Malwarebytes Labs Cybercrime Tactics and Techniques Report (CTNT) shows shift to business targets in Q3
The quarterly Malwarebytes Labs Cybercrime Tactics and Techniques Report is here! Learn how Q3 2018 marked a major turning point in cybercrime trends—especially for businesses.
In this edition of the Malwarebytes Cybercrime Tactics and Techniques report, we saw a number of high profile breaches targeting the personal information of hundreds of millions of people. We also observed shifts in malware distribution, the revival of some old families, and found cases of international tech support scams.
The second quarter of 2017 left the security world wondering, “What the hell happened?” With leaks of government-created exploits being deployed against users in the wild, a continued sea of ransomware constantly threatening our ability to work online, and the lines between malware and potentially unwanted programs continuing to blur, every new incident was a wakeup call.In this report, we are going to discuss some of the most important trends, tactics, and attacks of Q2 2017, including an update on ransomware, what is going on with all these exploits, and a special look at all the breaches that happened this quarter.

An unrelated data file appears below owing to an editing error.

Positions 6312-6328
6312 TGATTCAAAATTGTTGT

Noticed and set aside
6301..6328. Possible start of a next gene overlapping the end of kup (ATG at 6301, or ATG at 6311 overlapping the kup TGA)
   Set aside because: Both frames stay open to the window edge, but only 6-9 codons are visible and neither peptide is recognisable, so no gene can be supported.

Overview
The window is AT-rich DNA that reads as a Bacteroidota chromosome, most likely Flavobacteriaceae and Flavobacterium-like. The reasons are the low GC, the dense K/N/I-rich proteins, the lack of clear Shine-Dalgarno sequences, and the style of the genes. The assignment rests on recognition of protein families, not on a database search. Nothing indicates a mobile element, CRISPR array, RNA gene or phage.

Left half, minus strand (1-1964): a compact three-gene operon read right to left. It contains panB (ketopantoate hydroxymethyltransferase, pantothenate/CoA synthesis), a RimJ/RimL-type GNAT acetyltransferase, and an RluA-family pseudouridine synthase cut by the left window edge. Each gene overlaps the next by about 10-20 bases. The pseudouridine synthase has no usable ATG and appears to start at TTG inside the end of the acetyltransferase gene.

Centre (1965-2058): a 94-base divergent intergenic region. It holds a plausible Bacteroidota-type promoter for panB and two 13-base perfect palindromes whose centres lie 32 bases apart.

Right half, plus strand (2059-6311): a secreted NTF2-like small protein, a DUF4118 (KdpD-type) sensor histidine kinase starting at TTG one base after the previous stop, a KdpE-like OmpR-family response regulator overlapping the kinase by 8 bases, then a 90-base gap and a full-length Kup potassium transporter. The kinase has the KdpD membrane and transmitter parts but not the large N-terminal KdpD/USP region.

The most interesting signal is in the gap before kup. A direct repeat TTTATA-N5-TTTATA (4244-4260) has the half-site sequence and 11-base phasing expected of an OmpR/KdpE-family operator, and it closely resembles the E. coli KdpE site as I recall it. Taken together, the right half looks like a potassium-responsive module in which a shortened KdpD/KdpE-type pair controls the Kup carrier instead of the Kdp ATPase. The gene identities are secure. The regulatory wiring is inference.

Ringing in with echoes of WannaCry, Petya (or Petrwrap, NotPetya), is a new ransomware strain outbreak affecting many users around the world.
By now, you might have heard about an adware infection operation that has allegedly spread to 250 million systems called Fireball. The threat intelligence and research teams at Check Point wrote a blog post last week describing the operation, what the threat does the system and the alarming potential the malware has for doing some serious damage. We delve into the worst case scenario with this situation and how to remove Fireball if you are infected.
The first quarter of 2017 brought with it some significant changes to the threat landscape and we aren’t talking about heavy ransomware distribution either. Threats which were previously believed to be serious contenders this year have nearly vanished entirely, while new threats and infection techniques have forced the security community to reconsider collection and analysis efforts.
In our first wrap-up of the threat landscape, we are going to cover the trends observed during the last few months of 2016, provide an analyst’s view of the threats, and offer some predictions for the beginning of 2017. Moving forward, every quarter we will bring you a view of the threat landscape through the eyes of Malwarebytes researchers and analysts.